Mamanuca Group Takes Action To Save Dry Forest

  Tourism stakeholders and communities got together to launch an awareness campaign in a bid to promote and advocate saving dry forest in the Mamanuca Group.   Significance Tropical dry
19 May 2017 17:47
Mamanuca Group Takes Action To Save Dry Forest
Brigid Whitton, Tui Lawa Ratu Sevanaia Vatunitu, US ambassdor Judith Cefkin, Rosie Group managing director Tony Whitton, general manager Steve Anstey, and Embassy of the US regional environmental officer Mark Mineo at Solevu, Malolo yesterday. Photo: WAISEA NASOKIA


Tourism stakeholders and communities got together to launch an awareness campaign in a bid to promote and advocate saving dry forest in the Mamanuca Group.



Tropical dry forest is considered to be one of the most endangered ecosystems and habitats in the Pacific.

In Fiji, dry forest ecosystems are only found on major islands in the rain shadow or dry areas, and the Mamanuca Group is a perfect example.

More recently the Mamanuca Environment Society (MES), through the valuable help of a grant from the US Regional Environmental Office has been instrumental in addressing some of the critical reforestation issues.

This includes the establishment of a Natural Resource Committee in each of the villages represented: Solevu, Yaro, Tavua and Yanuya.

The MES together with various stakeholders from the tourism sector, local government agencies, the Embassy of the United States, came together at Solevu Village on Malolo Levu yesterday to seek traditional permission from the Tui Lawa Ratu Sevanaia Vatunitu.

These stakeholders will then collect dry forest seedlings and propagate them in the dry forest nurseries funded by the US Embassy.


US-Fiji connection

US Ambassador Judith Cefkin who officiated at the event said:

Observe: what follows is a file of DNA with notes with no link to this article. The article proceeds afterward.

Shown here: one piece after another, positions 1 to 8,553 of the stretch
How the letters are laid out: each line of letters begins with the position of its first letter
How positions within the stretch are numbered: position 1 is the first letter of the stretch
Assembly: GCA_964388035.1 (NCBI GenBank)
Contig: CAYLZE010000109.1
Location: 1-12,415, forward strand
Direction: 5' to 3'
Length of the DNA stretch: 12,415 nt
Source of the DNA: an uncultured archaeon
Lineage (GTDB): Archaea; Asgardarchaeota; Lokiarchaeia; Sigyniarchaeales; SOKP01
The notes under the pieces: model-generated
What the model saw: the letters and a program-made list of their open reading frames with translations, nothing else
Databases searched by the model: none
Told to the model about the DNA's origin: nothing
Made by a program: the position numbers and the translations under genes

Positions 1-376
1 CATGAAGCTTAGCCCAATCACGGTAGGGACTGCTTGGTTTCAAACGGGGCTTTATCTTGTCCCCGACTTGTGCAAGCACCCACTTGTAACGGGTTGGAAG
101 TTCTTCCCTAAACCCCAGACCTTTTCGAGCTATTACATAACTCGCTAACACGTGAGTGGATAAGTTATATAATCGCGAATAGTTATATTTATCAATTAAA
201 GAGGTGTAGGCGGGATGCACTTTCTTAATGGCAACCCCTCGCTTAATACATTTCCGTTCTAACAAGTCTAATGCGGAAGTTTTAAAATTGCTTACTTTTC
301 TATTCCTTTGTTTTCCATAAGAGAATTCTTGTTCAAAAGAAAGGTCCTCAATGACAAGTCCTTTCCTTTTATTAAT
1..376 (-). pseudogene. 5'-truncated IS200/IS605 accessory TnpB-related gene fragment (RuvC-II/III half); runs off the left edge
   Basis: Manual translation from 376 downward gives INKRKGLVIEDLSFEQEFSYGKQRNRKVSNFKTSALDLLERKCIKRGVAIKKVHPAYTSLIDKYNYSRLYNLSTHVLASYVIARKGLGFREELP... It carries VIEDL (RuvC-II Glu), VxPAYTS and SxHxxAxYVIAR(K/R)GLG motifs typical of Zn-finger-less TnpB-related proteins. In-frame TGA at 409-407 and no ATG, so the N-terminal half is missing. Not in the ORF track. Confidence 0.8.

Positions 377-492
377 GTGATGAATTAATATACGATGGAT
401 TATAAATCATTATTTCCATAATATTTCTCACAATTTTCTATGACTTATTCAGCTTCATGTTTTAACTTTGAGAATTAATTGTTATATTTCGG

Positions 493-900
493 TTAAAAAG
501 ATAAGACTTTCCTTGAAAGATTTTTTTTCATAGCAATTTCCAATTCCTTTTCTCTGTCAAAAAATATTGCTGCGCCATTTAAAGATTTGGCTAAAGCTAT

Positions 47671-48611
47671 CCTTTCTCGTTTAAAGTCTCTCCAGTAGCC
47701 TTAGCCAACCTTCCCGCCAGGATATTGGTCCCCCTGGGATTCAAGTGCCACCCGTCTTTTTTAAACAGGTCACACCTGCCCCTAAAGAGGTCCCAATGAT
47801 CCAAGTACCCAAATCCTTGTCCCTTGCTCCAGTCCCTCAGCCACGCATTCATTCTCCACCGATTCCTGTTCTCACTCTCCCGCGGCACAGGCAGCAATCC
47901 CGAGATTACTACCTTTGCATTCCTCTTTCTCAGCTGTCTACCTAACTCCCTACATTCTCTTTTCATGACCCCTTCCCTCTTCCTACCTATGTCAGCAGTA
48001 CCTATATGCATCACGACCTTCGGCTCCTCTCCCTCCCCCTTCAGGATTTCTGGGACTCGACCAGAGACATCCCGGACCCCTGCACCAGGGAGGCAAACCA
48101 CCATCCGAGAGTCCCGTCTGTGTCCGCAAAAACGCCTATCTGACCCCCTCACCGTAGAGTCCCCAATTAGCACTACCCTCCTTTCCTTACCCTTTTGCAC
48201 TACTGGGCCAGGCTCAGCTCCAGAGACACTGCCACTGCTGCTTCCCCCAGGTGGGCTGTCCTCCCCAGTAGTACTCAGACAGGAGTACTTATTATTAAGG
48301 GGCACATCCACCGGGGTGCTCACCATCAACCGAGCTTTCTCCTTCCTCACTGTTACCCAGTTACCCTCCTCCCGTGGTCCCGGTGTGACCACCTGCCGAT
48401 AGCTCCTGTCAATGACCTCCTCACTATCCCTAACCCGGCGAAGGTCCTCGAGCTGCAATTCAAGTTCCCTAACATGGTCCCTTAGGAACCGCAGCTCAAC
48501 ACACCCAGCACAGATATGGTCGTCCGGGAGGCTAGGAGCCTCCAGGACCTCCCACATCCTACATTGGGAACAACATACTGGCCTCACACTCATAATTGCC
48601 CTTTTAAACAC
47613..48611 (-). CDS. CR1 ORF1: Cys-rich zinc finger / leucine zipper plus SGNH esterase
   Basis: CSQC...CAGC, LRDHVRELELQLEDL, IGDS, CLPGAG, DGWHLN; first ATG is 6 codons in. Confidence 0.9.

“We realise the scientific knowledge of understanding for our environment, and we are reminded that our forefathers understood attentively that every aspect of our environment are inter-related. So the forest we take for granted play an integral role.”

Through the US grant support, each village has had a nursery built.


Forestry training

Forestry training has been provided, gardening tools and an ongoing education system set up.

It is a giant step in the creation of dry forest awareness and the setting of long term plans to re-establish and care for our existing forests for future generations.

The US Forest Service also provided overseas forestry training opportunities recently for Sia Rasalato, who is the Ahura Resorts environment manager, working closely with MES and other partners.

Ahura Resorts owner, Tony Whitton said: “It’s an amazing testimony that tourism is a part of. Now the next stage is focusing on the land,” he said.

“We are delighted on behalf of Malolo Island and Likuliku to partner with the American Embassy and so many stakeholders who are part of this wonderful programme to really begin a reforestation programme that starts to make sure we have the 12 species of vegetation to plant.”


About Malolo Levu

Malolo Levu, the largest of the islands in the Mamanuca Group comprises 960 hectares of land area which was once covered by dry forest.

Today, only 29 hectares or just three per cent of the island has dry forest.

The MES is playing a leading role in the reforestation projects in the Mamanucas.


About Mamanuca Environment Society

The MES is funded through Mamanuca Resort membership including Castaway Island Resort, Vomo Island Resort, Mana Island Resort, Likuliku Lagoon Resort, Malolo Island Fiji, Nomotu Island Resort, Tavurua Island Resort, Navini Island Resort, Tokoriki Island Resort and their guest donations. Membership from SeaFiji, Subsurface, South Sea Cruises, Jet Ski Adventures and Cloud9.

Current MES sponsors are: Fiji Airways, Paradise Beverages, KPMG and Outrigger Resorts and the Embassy of the United States of America.

Edited by Caroline Ratucadra



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